Institutional members access full text with Ovid®

Share this article on:

Effect of Attentional Focus Strategies on Peak Force and Performance in the Standing Long Jump

Wu, Will F. W.1; Porter, Jared M.2; Brown, Lee E.3

The Journal of Strength & Conditioning Research: May 2012 - Volume 26 - Issue 5 - p 1226–1231
doi: 10.1519/JSC.0b013e318231ab61
Original Research

Wu, WFW, Porter, JM, and Brown, LE. Effect of attentional focus strategies on peak force and performance in the standing long jump. J Strength Cond Res 26(5): 1226–1231, 2012—Significant benefits in standing long jump performance have been demonstrated when subjects were provided verbal instructions that promoted an external focus of attention compared with an internal focus of attention, suggesting differences in ground reaction forces. The purpose of the present study was to evaluate peak force and jump performance between internal and external focus of attention strategies. Untrained subjects were assigned to both experimental conditions in which verbal instructions were provided to promote either an external or internal focus of attention. All subjects completed a total number of 5 standing long jumps. The results of the study demonstrated that the external focus of attention condition elicited significantly greater jump distance (153.6 ± 38.6 cm) than the internal focus of attention condition (139.5 ± 46.7 cm). There were no significant differences observed between conditions in peak force (1429.8 ± 289.1 N and 1453.7 ± 299.7 N, respectively). The results add to the growing body of literature describing the training and learning benefits of an external focus of attention. Practitioners should create standardized verbal instructions using an external focus of attention to maximize standing long jump performance.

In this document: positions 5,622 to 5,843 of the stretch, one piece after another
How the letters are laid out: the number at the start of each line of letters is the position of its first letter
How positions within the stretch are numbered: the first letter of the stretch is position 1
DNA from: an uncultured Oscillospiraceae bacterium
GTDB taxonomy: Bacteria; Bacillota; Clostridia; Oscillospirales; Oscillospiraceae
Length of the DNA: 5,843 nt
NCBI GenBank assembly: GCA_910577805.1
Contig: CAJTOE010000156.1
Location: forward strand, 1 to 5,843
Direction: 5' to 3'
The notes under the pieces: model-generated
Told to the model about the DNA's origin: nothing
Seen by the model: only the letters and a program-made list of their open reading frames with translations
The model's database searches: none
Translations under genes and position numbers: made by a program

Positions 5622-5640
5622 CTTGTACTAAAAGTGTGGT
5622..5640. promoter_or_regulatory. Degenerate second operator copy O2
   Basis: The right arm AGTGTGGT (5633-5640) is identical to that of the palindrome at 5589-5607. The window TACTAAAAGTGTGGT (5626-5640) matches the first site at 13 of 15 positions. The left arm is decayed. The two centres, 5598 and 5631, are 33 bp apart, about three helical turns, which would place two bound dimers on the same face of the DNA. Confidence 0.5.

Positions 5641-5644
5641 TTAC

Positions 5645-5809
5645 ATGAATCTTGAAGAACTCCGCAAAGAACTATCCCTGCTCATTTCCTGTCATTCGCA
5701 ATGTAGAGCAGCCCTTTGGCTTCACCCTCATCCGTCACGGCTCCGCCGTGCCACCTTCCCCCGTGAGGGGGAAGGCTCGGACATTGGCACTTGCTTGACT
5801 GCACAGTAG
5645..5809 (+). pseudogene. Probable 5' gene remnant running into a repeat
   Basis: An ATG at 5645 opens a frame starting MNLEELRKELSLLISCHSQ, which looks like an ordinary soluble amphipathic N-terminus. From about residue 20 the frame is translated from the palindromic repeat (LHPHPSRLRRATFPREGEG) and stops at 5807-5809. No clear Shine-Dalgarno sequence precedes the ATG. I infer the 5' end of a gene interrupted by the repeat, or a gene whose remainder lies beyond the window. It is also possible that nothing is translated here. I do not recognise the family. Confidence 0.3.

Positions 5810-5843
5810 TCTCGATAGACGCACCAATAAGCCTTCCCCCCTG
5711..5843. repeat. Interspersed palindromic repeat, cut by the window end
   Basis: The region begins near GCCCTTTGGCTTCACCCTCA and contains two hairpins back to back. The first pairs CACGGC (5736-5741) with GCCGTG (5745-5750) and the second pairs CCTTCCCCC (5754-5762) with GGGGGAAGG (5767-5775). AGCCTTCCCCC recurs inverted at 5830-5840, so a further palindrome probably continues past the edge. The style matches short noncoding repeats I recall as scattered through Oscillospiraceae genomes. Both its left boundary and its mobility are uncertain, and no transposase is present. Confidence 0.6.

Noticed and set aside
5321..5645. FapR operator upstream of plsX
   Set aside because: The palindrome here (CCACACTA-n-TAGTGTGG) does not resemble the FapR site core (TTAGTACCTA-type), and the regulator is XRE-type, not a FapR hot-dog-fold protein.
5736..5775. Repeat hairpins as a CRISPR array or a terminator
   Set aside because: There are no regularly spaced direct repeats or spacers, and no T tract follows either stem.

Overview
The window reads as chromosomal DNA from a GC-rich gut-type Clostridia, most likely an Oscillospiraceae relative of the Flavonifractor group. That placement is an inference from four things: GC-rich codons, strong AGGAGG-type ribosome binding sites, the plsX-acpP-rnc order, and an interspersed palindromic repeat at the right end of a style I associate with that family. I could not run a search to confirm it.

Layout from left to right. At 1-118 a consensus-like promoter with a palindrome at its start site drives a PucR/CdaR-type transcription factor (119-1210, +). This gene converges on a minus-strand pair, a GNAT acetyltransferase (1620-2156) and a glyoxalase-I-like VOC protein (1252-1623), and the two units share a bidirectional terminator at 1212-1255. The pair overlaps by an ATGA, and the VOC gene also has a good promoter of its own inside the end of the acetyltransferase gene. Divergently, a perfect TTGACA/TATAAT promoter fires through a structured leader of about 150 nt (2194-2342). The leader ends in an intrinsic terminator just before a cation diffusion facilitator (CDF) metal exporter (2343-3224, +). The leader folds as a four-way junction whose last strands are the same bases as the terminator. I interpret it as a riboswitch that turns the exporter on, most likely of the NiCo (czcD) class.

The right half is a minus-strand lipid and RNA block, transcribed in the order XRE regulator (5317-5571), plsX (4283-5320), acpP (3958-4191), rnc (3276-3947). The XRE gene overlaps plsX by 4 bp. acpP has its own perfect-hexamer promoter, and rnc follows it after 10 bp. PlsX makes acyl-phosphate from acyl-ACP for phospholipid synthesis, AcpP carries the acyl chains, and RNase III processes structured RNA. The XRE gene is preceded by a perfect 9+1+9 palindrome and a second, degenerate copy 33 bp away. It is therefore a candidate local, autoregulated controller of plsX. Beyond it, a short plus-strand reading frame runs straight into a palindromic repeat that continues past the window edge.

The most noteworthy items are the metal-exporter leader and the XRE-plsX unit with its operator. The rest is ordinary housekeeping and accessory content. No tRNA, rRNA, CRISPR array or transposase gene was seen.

1Department of Kinesiology, California State University, Long Beach, California

2Southern Illinois University, Carbondale, Illinois

3California State University, Fullerton, California

Address correspondence to Will F.W. Wu,

© 2012 National Strength and Conditioning Association